Santiago Arias sends a ball through to Juan Quintero but England’s defense is alert enough to clear it.

Carlos Sanchez just ran over Young, kicking the whole time, to win the ball, and Quintero nutmegged his man basically just because he could. Colombia has brought some spice to this one.

Good, searching ball from Quintero there, trying to get Falcao behind the center backs. It sailed a bit, right to Pickford, but that’s a good message to be sending if you’re Colombia, and a good way to try to get Falcao into the game a little more than he’s been.

The possession stats only favor England slightly, but almost the entire game is taking place in Colombia’s half of the field.

Colombia has either made the conscious decision to concede possession to England, or they simply can’t control the ball for long stretches. While England has continually pelted their goal, Colombia hasn’t yet had a sustained attack.

Harry Kane receives a cross at the back post, but it’s a little too deep and his header loops over. Jesse Lindgard played Kieran Trippier in down the wing, and his cross was only a few feet away from giving Kane the perfect opportunity.

Andrew Das: Pretty sure it would have been easier for Kane to score there than not, but what a cross that was. Almost caught him by surprise by how fast it arrived, and while he contorted himself, he couldn’t keep it down.

Raheem Sterling has been the most dangerous player on the pitch so far. He earned England a free kick from 40 yards out (which they squandered) and also popped free for a shot from the top of the box, which was blocked.

Mina wrestling with Sterling there was comical, like a dad who stumbled into a U14 practice but darn sure wasn’t going to let his kid turn on him in the middle.

Ashley Young’s second corner balloons over everybody as John Stones is called for a foul. England may rue getting nothing from all of these early set pieces.

Andrew Das: Geiger, the American referee, has already given the ‘knock it off’ guys talk three times on set pieces in Colombia’s end. It’s almost as if — wait for it — the players aren’t going to listen to him.

Off another failed English corner, Colombia broke most of the way toward Jordan Pickford’s goal. They’re really looking transition quickly into counter attacks. Though the reason they have opportunities for counterattacks is because England has had most of the possession in Colombian territory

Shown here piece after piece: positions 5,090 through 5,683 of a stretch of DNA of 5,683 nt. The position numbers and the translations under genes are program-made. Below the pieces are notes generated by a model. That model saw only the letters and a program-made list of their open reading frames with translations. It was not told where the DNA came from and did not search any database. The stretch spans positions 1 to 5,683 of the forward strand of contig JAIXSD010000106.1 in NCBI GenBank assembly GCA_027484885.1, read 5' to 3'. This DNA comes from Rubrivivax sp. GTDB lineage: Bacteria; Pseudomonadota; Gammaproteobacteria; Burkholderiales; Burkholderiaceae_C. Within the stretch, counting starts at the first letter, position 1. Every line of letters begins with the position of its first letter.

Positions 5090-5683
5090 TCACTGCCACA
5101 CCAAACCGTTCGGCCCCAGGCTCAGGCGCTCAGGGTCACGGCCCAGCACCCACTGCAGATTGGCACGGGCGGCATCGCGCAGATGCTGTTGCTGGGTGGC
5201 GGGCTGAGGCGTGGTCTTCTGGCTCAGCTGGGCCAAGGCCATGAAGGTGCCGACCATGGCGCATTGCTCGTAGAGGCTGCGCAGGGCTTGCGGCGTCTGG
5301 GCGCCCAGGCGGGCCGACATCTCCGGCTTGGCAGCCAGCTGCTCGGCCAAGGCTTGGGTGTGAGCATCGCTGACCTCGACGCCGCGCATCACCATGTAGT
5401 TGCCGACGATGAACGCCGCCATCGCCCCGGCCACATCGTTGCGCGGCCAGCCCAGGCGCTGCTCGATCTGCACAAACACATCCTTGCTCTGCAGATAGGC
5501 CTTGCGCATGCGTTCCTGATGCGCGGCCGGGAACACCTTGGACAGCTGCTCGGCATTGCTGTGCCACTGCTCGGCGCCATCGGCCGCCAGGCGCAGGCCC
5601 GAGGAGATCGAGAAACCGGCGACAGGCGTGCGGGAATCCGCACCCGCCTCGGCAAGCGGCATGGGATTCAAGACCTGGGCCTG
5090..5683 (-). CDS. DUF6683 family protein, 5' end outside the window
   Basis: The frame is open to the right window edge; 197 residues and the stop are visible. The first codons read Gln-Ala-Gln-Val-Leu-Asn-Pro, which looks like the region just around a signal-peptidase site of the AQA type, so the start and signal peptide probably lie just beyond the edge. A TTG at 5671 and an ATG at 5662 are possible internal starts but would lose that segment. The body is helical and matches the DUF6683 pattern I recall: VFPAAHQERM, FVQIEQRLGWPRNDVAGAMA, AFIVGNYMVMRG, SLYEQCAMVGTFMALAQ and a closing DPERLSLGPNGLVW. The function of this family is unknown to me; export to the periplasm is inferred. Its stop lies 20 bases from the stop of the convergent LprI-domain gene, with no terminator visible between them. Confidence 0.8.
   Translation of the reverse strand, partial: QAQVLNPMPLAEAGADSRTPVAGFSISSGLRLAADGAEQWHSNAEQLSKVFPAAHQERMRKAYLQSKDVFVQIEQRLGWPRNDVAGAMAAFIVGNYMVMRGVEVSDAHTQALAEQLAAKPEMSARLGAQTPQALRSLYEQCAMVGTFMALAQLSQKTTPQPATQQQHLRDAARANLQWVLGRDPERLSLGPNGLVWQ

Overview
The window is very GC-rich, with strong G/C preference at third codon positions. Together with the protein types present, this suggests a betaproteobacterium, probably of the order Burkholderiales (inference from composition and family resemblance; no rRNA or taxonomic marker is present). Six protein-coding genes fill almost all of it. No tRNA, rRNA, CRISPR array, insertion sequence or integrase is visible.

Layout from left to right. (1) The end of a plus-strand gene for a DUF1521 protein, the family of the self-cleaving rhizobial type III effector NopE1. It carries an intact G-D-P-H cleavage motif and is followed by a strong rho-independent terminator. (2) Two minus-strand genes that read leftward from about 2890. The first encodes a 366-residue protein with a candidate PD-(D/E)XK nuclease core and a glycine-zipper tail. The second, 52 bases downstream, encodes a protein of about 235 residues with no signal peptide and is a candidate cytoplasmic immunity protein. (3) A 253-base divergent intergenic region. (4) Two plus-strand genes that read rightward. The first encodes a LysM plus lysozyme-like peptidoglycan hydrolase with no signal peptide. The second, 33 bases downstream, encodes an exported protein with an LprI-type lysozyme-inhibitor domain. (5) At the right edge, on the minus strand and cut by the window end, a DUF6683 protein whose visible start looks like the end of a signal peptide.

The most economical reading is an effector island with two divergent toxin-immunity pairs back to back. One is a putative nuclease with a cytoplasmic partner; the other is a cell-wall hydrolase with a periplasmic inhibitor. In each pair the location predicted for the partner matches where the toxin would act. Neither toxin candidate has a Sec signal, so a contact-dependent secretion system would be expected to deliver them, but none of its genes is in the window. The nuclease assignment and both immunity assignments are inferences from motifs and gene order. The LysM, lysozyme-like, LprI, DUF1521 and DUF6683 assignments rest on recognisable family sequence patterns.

Ashley Young’s corner was easily caught by David Ospina, who almost started Colombia on a dangerous counter attack. Some end-to-end action is developing here.

Andrew Das: Yerry Mina, Colombia’s beanpole center back, already showing how critical he will be again tonight. Has won every header into the area in the first 10 minutes — a vital role with Kane always, always lurking.

Ashley Young’s half cross/half shot is punched out by the goalkeeper, and Colombia eventually concedes a corner.

Andrew Das: James Rodriguez just came out in a tracksuit and sat in the first row near the Colombia. He’s here, but in the stands.

Yerry Mina slides in for a challenge on Raheem Sterling, and the ball hits his arm. England has a free kick in an awkward spot just outside the box on the left side.

Andrew Das: Colombia fans whistling insistently every second England has the ball. Apparently England didn’t get the memo that they would prefer COLOMBIA have most of the ball today.

We have our first whistle. Raheem Sterling’s tackle is a little rough and Mark Geiger lets him know it.

Colombia doesn’t look to be pressing the full length of the field, but are certainly trying to make England work to bring the ball out of the back.

We are underway! Colombia kicks off in yellow, while England is rocking an all-red kit.

Colombia won the pregame scene outside, the prematch warmups and now the anthems (in a rout). The harder job — winning a place in the quarterfinals — starts now. Enjoy.

The American Mark Geiger is the referee tonight. He has a bit of a reputation in the U.S., where a couple of rough games have trailed his career. But he’s a solid, respected referee in FIFA circles, and has done a ton of work as a video-assistant referee in this tournament. Today he’ll be in the center, hoping no one notices him. With a good performance, and no more Concacaf teams in the field, he might be in line for a bigger stage to come.

The big news in the Colombia lineup is no James Rodriguez. He won’t make an appearance.

1. David Ospina

23. Davinson Sánchez

13. Yerry Mina

17. Johan Mojica

4. Santiago Arias

6. Carlos Sánchez

16. Jefferson Lerma

5. Wilmar Barrios

9. Radamel Falcao

20. Juan Quintero

11. Juan Cuadrado

England manager Gareth Southgate names the expected lineup, sticking with three at the back and Raheem Sterling, Jesse Lingard and Dele Alli all supporting Harry Kane.

1. Jordan Pickford

2. Kyle Walker

5. John Stones

6. Harry Maguire

12. Kieran Trippier

8. Jordan Henderson

20. Dele Alli

7. Jesse Lingard

18. Ashley Young

10. Raheem Sterling

9. Harry Kane